This study adds to a growing list of published peer-reviewed papers that compare the health of vaccinated children to the health of unvaccinated children. These studies suggest we have long underestimated the scope of vaccine harms, and that the epidemic of chronic illness in children is hardly a mystery.
Unvaccinated children are healthier than vaccinated children, according to a new study published in the International Journal of Environmental Research and Public Health. The study — “Relative Incidence of Office Visits and Cumulative Rates of Billed Diagnoses Along the Axis of Vaccination” — by James Lyons-Weiler, PhD and Paul Thomas, MD, was conducted among 3,300 patients at Dr. Thomas’ Oregon pediatrics practice, Integrative Pediatric.
This study adds to a growing list of published peer-reviewed papers (Mawson, 2017; Hooker and Miller, 2020) that compare the health of vaccinated children to the health of unvaccinated children. These studies suggest we have long underestimated the scope of vaccine harms, and that the epidemic of chronic illness in children is hardly a mystery.
Since 1986, the Centers for Disease Control and Prevention (CDC) has been legally obligated to conduct safety studies and issue a safety report on children’s vaccinations every two years. In 2018, it was determined they had never done so. It is therefore incumbent upon non-governmental groups to do the work the CDC refuses to do.
As the leading governmental organization driving vaccination among Americans, the CDC refuses to incriminate themselves in the epidemic of childhood chronic illness. It is a classic case of the fox guarding the henhouse. They are complicit in creating an evidence vacuum to deliberately manage against the possibility of the public turning against vaccination.
Since the Lyons-Weiler and Thomas study demonstrates that vaccinated children have more chronic illness and were also more likely to get respiratory infections, those who downplay vaccine risks will be sent into another round of apoplectic machinations to attempt to invalidate the results.
Despite the rigor with which this study was conducted, expect critics to do anything but cite opposing science. They cannot. It simply has not been done. Instead, expect critics to draw from a hackneyed playbook to draw the attention away from these scientific findings by directing ad hominem attacks on the authors, criticizing the journal where it was published, and claiming that the study design was not sound.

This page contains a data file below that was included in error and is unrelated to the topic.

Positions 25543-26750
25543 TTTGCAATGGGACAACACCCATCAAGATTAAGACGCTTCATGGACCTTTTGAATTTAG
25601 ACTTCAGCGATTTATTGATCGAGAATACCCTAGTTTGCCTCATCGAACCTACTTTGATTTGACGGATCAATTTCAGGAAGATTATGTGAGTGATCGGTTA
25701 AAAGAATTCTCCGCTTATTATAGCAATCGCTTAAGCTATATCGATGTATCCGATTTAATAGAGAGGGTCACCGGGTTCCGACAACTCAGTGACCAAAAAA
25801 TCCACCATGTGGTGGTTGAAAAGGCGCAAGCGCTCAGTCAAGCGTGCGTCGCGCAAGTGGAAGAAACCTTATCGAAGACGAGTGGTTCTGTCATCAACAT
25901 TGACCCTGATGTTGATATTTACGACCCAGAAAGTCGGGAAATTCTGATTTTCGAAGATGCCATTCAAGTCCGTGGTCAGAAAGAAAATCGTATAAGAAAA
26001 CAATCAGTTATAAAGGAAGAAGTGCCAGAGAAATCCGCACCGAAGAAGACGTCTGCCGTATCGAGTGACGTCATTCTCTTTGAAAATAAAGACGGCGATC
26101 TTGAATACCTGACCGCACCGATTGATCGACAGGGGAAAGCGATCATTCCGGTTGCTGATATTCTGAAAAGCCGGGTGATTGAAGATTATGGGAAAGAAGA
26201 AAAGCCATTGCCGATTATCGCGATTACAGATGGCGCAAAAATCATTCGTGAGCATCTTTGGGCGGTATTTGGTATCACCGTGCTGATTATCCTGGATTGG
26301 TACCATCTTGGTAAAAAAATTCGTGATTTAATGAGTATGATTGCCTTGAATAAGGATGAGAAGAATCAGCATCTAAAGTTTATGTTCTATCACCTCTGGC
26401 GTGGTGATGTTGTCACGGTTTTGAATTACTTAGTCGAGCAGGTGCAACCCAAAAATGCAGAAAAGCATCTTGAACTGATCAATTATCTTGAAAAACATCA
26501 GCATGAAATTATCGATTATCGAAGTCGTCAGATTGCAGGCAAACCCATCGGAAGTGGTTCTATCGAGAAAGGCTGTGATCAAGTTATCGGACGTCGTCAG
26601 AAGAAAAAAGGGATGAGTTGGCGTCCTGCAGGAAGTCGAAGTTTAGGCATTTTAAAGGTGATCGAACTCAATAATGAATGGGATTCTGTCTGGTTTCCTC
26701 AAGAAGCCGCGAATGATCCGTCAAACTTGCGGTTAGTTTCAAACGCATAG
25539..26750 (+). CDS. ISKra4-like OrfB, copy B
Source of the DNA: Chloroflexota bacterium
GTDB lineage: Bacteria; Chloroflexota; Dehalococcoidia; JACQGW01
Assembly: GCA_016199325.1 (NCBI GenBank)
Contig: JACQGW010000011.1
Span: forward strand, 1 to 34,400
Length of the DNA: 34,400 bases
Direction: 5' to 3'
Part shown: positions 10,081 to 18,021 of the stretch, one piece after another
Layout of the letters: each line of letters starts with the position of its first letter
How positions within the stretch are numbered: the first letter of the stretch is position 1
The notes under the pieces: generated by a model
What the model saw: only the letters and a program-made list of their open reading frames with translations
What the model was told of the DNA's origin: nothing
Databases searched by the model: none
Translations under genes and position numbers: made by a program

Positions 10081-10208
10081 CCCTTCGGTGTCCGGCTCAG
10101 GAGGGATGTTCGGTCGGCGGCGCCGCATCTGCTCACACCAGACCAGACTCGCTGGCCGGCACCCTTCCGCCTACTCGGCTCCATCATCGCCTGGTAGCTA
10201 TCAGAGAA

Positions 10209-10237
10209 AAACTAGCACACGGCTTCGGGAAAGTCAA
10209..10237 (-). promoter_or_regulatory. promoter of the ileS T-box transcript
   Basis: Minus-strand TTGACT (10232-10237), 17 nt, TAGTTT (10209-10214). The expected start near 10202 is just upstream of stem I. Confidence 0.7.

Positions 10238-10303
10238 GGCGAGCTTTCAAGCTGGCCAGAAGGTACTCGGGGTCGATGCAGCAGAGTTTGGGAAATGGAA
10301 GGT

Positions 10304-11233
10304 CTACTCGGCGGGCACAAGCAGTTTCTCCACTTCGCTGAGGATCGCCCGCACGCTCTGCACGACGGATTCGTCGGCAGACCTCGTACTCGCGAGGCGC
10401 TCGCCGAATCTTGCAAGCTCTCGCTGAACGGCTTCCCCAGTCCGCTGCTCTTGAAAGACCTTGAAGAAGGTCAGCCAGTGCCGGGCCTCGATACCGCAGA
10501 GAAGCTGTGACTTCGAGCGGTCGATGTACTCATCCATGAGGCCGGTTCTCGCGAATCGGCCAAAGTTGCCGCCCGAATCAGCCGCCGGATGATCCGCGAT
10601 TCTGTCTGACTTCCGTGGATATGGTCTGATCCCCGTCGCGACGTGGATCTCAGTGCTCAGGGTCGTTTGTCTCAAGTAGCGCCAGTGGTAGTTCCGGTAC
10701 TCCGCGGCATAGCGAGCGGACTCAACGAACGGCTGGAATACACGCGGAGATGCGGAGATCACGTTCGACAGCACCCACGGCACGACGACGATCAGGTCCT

When research highlights anomalies that diverge from a dominant scientific paradigm, it’s important to remember that the playground of science is not in proof, but in the accumulation of evidence that bolsters an emerging paradigm. The Lyons-Weiler and Thomas study strengthens this emerging paradigm that vaccines may cause more harm than previously documented and characterized.
Thomas’ pediatric practice follows The Dr. Paul Approved Vaccine Plan, allowing for fully informed consent and parental decision-making in vaccination choices for their children. The plan was developed to reduce exposures to aluminum-containing vaccines and to allow parents to stop or delay vaccinations if some telltale signs of vaccine injury were starting to appear. Conditions like allergies, eczema, developmental delay or autoimmune conditions are typical signs that a child’s immune system is not processing vaccines normally.
These conditions serve as early indicators to help the parent and pediatrician consider slowing or stopping vaccination. As such, Dr. Thomas’ practice has an incredible mix of children who range from fully vaccinated, to partially vaccinated, to not vaccinated at all, making it the perfect pediatric practice to mine for insights into side effects of vaccination.
The Lyons-Weiler and Thomas study was conducted among pediatric patient records spanning 10 years, from Thomas’ practice in Oregon. Instead of using odds ratios of diagnoses in the two groups, the authors found that the relative incidence of office visit was more powerful. Even after controlling for health care exposure, age, family history of autoimmunity and gender, the associations of vaccination with many poor health outcomes were robust.
The study found that vaccinated children in the study see the doctor more often than unvaccinated children. The CDC recommends 70 doses of 16 vaccines before a child reaches the age of 18. The more vaccines a child in the study received, the more likely the child presented with fever at an office visit.
The study had unique data that allowed the researchers to study healthcare seeking behavior. Unlike increases in fever accompanied by increased vaccine uptake, which is accepted as causally related to vaccination, increases in vaccine acceptance was not accompanied by a major increase in well-child visits. In fact, regardless of how many vaccinations parents decided their children would have, the number of well-child visits was about the same.
Any concerns that the non-vaccinated or less-vaccinated children would avoid the doctor are unfounded, and puts the jaw-droppingly large difference in office visits in perspective — outside of well-child visits, children who received 90 to 95% of the CDC-recommended vaccines for their age group were about 25 times more likely than the unvaccinated group to see the pediatrician for an appointment related to fever.